Course Hero. "The Power and the Glory Study Guide." Course Hero. 16 Oct. 2017. Web. 19 Sep. 2018. <https://www.coursehero.com/lit/The-Power-and-the-Glory/>.
Course Hero. (2017, October 16). The Power and the Glory Study Guide. In Course Hero. Retrieved September 19, 2018, from https://www.coursehero.com/lit/The-Power-and-the-Glory/
(Course Hero, 2017)
Course Hero. "The Power and the Glory Study Guide." October 16, 2017. Accessed September 19, 2018. https://www.coursehero.com/lit/The-Power-and-the-Glory/.
Course Hero, "The Power and the Glory Study Guide," October 16, 2017, accessed September 19, 2018, https://www.coursehero.com/lit/The-Power-and-the-Glory/.
On a hot afternoon in Mexico in 1938, Mr. Tench, an English dentist, waits for a boat. He strikes up a conversation with another English-speaking man who claims to be a "quack" doctor. In truth, the man is a priest, now in hiding because the revolutionary government has forbidden the practice of Catholicism, and priests must either leave or marry. He is a "whisky priest," an alcoholic priest who has stayed in Tabasco, a southern Mexican state, during a Catholic purge but now intends to escape on the boat to Vera Cruz. However, when a child brings news of a sick woman, the priest goes with the child and gives up his chance of fleeing.
In the capital city, a police lieutenant is eager to destroy any reminder of "the old days." He is hunting the priest, as well as an American criminal, the Gringo, wanted for bank robbery and murder. The lieutenant sees the priest as the biggest threat to his community and gets permission to take hostages to force villagers to give up the priest.
The lieutenant visits a banana company outpost, where he meets the Fellows family: Captain Fellows, his wife, and his 13-year-old daughter, Coral. Coral refuses to let the lieutenant search the outpost where the priest, now on the run, is hiding. The priest stays overnight and then moves on.
The priest travels to the home of a former lover, Maria, and his daughter, Brigitta. The child, Brigitta, is now six, and he has not seen her in years. Maria insists the villagers allow him to stay. However, now the lieutenant is taking hostages, and the priest is no longer welcome. He says Mass for them, but the lieutenant and his men interrupt. Maria and Brigitta protect the priest, but the lieutenant takes another man from the village as a hostage. The priest leaves. Along the way, he meets a mestizo, a half-Indian, half-Spanish man. The mestizo suspects he is a priest and wants to turn him in for the reward, but the priest escapes.
In another town, the priest attempts to buy some wine for saying Mass, as well as some brandy for himself. Possession of alcohol is illegal, and he is arrested and thrown in jail, even though he made the purchase from the Governor's cousin. In the communal jail cell, no one recognizes him. Almost relieved to be captured, he admits he is a priest, but his cellmates do not give him up. The next morning, however, the mestizo spots him. The mestizo now lives with the police so he is available to identify the priest, but he chooses to say nothing at this time because he enjoys the easy life he is living at the expense of the police and wishes to collect the reward for capturing the priest himself. The priest is summoned before the lieutenant, who still does not recognize him, even though an old picture hangs in the police station. Instead, the lieutenant releases the priest and even gives him a little money.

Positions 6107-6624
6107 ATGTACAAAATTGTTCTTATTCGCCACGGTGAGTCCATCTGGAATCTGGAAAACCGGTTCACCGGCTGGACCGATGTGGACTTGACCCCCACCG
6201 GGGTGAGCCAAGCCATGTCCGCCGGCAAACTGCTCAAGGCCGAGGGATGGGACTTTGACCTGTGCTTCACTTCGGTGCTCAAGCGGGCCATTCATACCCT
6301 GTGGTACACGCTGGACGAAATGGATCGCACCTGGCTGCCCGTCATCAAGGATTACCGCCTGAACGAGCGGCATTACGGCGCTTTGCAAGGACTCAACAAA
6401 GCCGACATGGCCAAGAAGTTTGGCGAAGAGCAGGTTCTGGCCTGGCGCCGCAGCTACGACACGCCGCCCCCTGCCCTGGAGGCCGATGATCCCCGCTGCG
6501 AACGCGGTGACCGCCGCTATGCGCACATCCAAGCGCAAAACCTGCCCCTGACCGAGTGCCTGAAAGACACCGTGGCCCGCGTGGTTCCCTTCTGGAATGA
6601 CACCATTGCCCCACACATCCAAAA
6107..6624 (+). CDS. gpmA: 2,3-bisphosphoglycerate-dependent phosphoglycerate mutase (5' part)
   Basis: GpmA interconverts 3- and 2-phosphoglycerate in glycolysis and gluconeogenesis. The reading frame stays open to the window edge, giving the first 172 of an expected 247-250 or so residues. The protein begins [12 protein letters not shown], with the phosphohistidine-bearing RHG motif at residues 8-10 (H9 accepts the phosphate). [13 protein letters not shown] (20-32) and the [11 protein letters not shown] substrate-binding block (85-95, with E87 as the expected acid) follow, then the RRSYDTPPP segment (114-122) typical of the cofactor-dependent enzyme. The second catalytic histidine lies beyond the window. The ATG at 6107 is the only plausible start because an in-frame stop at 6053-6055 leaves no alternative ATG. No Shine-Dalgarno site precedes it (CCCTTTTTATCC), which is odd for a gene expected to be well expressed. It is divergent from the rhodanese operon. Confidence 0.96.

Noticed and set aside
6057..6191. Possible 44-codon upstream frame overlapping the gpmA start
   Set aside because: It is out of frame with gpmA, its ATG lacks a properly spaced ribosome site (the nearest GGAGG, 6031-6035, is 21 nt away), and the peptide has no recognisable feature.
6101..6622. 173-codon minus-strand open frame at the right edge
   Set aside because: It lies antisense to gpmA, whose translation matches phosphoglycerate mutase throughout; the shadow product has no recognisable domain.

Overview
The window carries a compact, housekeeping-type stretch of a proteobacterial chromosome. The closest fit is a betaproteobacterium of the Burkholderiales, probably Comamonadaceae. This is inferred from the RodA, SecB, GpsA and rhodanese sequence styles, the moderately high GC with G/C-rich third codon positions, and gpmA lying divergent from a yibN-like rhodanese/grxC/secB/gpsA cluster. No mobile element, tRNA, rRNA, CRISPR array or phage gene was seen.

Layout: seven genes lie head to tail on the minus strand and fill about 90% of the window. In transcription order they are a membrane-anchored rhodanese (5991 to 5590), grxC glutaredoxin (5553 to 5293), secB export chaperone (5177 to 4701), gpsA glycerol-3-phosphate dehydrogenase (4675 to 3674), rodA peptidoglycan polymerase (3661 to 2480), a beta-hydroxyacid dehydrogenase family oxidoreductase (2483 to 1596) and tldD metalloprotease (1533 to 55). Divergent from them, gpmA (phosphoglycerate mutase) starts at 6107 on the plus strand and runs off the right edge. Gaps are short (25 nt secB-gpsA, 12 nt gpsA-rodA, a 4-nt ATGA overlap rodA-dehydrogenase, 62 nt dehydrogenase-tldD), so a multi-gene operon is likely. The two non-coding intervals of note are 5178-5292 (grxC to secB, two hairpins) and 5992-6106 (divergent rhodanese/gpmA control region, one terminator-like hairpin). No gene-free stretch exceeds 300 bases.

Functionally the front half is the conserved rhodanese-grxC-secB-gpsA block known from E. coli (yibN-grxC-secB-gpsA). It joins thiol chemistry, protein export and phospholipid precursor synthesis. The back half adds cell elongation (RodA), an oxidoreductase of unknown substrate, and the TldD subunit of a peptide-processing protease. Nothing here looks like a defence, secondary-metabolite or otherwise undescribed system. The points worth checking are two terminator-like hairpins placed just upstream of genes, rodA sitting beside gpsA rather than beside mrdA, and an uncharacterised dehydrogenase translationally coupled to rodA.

The priest returns to the banana outpost, but the Fellows family is gone. The priest encounters an Indian woman with a nearly dead child. Apparently the child was shot accidentally during a standoff with the Gringo. The priest and the woman travel together until they reach consecrated ground, where the woman leaves her now-deceased child. The priest continues to wander, soon becoming ill. Eventually, he finds himself in a safe place across the state border in a village that has not outlawed religious practices.
The priest stays with Mr. and Miss Lehr, a Lutheran brother and sister. They don't exactly approve of him, but they agree to let him stay for a time until he regains his strength. The priest hears confessions and arranges for Mass and baptisms. As he becomes more of a functioning priest out of hiding, he can feel himself slipping back into the way he behaved before, in better days: speaking disdainfully to people and demanding they pay heavily for his services. After he says Mass, however, the mestizo is waiting for him.
The mestizo says the American criminal has been shot. He is dying and wants the priest. Although the priest does not believe the mestizo and senses a trap, he goes anyway. The American is still alive when he arrives and tries to send the priest away so the priest will not be captured. As soon as the American dies, the lieutenant appears.
Since it is raining too hard to travel, the priest and the lieutenant retreat inside. They discuss their differing views on people and religion. The lieutenant thinks the priest is a good man, despite his religious occupation. They travel back to the city, where the priest is put on trial and convicted in his absence. The night before the priest's execution, the lieutenant brings the priest some alcohol and leaves him alone in his cell. The priest tries to envision his own confession, but struggles to regret the sin of Brigitta.
The next morning is the day of the priest's execution. Captain and Mrs. Fellows have not changed, but something unspeakable has happened to Coral, who is no longer with them. The Chief of Police, suffering from toothache, summons Mr. Tench, the dentist. As Mr. Tench sets up, he witnesses the priest's execution. Disturbed, Mr. Tench vows he will leave Mexico. That night another priest, newly arrived, is quietly welcomed at the home of Luis, who opens the door and invites him inside.
The Power and the Glory Plot Diagram